Advocating for the Architecture of the Informal Settlements
A Closer Look into the Typologies of the Self-built House in Developing Countries
Astrid Cam Aguinaga (M.Arch II & MUP ’19)
Cities in the developing world have experienced exponential growth since the 1940s due to a massive rural-to-urban migration (Karpat, 1976). This growth has resulted in a proliferation of informal settlements as the main driver of residential urbanization in these cities for the past few decades (De Soto, 2002). It is in this context, that the architecture of the self-built houses of the informal settlements has managed to create architectural typologies strongly influenced by individuality, local backgrounds, and cultural traditions (Matos Mar, 1984). The study and analysis of the self-built housing typology of the informal settlements (or the architecture of the urban non-architects) could bring new spatial configurations to our profession beyond its traditional reach.
When we investigate the spatial distribution of informal houses, we see patterns of communal living conceived with the principle ideas of flexibility and temporality. As the urban migrant family grows, so do their buildings; as their children grow older and start a new family of their own, parents tend to add vertical space that will later become its own independent housing units (Riofrio, Driant, 1987). This flexibility works just as well with relatives who arrive from their respective provinces in subsequent urban migrations, and who tend to stay with settled relatives in these cities.
Though these buildings grow, they are softly constrained by local zoning ordinances. Such regulations however, should allow for a commercial use of the ground floor at a later stage. Therefore, buildings can become a consolidated unit of communal-living and income generation that grows with an inherent spatial flexibility considered from the very beginning. Ground floors especially, must be conceived with as much spatial distribution flexibility as the structure would allow it.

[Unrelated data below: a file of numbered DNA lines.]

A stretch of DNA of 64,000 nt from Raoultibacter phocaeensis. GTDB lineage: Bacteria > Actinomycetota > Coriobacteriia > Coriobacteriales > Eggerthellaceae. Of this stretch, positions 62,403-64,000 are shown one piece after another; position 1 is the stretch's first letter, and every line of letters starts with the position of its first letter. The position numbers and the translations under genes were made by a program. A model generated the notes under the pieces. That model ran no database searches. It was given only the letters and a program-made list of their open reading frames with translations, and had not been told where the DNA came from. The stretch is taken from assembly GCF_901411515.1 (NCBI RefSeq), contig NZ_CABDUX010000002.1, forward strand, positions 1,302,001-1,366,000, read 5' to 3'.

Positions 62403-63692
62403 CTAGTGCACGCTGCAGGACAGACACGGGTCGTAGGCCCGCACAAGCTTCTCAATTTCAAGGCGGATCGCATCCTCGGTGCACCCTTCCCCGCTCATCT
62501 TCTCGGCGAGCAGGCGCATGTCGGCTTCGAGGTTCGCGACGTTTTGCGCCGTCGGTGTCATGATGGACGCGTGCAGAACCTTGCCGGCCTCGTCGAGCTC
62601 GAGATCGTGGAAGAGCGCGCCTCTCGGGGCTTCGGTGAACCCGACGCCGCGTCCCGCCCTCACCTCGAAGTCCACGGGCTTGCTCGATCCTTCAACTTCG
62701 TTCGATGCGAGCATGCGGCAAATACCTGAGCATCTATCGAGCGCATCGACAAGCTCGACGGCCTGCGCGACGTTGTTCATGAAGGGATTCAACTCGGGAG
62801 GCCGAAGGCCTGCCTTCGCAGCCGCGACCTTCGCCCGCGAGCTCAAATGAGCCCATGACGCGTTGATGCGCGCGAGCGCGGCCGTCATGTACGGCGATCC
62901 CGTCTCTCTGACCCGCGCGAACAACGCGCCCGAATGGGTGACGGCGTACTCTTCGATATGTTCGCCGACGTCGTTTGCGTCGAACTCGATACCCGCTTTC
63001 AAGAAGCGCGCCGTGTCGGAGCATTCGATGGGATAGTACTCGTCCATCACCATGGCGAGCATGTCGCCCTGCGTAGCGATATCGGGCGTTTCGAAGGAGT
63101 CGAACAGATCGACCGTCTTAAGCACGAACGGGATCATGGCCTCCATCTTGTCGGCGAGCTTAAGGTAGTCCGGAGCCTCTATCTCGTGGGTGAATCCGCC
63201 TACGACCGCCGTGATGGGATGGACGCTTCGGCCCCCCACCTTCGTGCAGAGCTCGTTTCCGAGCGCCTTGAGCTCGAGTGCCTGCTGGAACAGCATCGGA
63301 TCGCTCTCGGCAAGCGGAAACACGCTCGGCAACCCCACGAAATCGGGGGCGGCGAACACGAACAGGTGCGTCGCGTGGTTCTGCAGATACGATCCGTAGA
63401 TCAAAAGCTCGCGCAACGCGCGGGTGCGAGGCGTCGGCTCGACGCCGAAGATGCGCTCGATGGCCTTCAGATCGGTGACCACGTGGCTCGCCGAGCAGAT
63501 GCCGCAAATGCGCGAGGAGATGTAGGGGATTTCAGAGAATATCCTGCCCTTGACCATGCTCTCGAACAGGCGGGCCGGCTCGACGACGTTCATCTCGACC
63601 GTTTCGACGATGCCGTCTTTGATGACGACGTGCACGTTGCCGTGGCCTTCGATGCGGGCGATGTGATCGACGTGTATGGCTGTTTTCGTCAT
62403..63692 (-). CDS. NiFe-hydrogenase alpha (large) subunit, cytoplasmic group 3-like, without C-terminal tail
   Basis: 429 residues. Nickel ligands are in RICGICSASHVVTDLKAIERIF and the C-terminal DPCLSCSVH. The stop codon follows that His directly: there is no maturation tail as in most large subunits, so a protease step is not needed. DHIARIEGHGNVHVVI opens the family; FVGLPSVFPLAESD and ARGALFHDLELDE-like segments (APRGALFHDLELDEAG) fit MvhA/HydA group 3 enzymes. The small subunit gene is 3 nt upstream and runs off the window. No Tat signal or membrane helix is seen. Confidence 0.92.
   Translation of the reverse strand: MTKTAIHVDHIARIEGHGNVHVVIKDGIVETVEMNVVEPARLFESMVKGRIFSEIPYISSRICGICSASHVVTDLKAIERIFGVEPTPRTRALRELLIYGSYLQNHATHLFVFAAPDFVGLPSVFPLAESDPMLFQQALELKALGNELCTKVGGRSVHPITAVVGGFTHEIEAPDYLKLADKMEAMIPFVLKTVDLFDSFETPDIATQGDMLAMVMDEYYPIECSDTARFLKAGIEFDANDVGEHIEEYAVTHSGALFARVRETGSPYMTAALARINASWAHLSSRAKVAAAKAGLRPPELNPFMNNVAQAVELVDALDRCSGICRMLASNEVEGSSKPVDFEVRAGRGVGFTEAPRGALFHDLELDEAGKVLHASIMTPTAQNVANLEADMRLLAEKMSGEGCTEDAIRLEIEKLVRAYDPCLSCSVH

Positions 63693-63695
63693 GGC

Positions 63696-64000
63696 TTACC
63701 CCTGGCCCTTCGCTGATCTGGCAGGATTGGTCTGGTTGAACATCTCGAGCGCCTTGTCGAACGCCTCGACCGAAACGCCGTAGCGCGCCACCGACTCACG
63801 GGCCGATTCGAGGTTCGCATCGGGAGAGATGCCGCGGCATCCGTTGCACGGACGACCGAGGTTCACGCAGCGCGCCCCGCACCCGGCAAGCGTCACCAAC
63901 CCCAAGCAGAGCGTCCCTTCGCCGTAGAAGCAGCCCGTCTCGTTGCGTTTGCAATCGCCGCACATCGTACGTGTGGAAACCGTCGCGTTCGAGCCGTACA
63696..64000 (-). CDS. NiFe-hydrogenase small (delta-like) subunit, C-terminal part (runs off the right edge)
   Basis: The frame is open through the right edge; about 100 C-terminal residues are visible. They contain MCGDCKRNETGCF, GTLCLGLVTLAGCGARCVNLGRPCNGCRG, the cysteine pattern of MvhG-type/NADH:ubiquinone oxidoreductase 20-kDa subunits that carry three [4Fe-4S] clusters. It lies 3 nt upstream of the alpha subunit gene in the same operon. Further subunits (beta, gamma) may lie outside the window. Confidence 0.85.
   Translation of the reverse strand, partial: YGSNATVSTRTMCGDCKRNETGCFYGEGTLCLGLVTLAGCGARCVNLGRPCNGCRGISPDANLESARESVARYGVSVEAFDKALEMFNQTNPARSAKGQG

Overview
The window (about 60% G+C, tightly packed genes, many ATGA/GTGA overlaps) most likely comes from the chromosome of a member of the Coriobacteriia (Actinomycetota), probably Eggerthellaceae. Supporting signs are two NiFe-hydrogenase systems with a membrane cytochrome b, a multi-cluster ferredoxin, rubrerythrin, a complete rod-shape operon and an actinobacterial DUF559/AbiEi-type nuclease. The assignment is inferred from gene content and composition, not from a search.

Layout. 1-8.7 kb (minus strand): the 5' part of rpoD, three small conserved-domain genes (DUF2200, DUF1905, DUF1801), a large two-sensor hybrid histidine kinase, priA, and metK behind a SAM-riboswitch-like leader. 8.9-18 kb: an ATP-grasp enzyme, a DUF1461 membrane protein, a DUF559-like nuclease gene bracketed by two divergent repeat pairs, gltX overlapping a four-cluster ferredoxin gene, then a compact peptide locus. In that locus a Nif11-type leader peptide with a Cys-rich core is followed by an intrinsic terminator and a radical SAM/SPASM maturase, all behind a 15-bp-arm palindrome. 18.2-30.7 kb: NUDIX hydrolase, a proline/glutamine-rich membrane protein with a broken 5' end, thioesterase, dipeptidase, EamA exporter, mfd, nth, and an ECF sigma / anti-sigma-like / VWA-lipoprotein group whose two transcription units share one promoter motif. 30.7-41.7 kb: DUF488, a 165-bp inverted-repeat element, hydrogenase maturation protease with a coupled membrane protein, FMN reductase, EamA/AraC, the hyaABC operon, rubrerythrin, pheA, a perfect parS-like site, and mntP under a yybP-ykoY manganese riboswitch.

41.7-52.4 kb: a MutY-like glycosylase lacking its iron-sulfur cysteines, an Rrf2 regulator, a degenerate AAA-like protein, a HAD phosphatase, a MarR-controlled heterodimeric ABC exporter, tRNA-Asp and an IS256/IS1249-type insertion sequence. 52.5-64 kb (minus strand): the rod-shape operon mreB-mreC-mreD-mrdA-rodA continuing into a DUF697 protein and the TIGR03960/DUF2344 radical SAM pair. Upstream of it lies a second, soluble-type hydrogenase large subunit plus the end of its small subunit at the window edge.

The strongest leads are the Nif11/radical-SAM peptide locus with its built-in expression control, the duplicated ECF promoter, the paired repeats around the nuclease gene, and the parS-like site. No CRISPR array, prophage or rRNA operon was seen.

A brief argument can thus be made for a concentrated analysis into the configurations of informally self-built housing settlements, which can and should be conducted to better understand the characteristics of the novel types of spatial distribution used. In fact, I would advocate that architects from the developing world who are serious about potential future designs for urban inhabitants have a real obligation to study the typologies of self-built housing in these informal settlements. My criticism of the field is that it has traditionally thought of these settlements as residing outside the spectrum of what the profession considers formal architecture. But by doing so, we as architects are missing out on the opportunity of exploring spatial configurations, designs and ornaments that we might not have considered before, but which touch on all the primary factors we seek to address with our designs. If we were to address this ongoing process, we would be better equipped to respond to the actual architectural needs of the new urban user, perhaps adding value to our own craft.
An opportunity is thus being presented to design for a local identity, instead of endlessly following the trends of the vanguard-architecture styles of generic cities. This new approach, if successful, could be applied to other developing world contexts, in sum creating a richer & crafted local architectural style that stems from the mixture of diverse cultures endemic to our own national realities.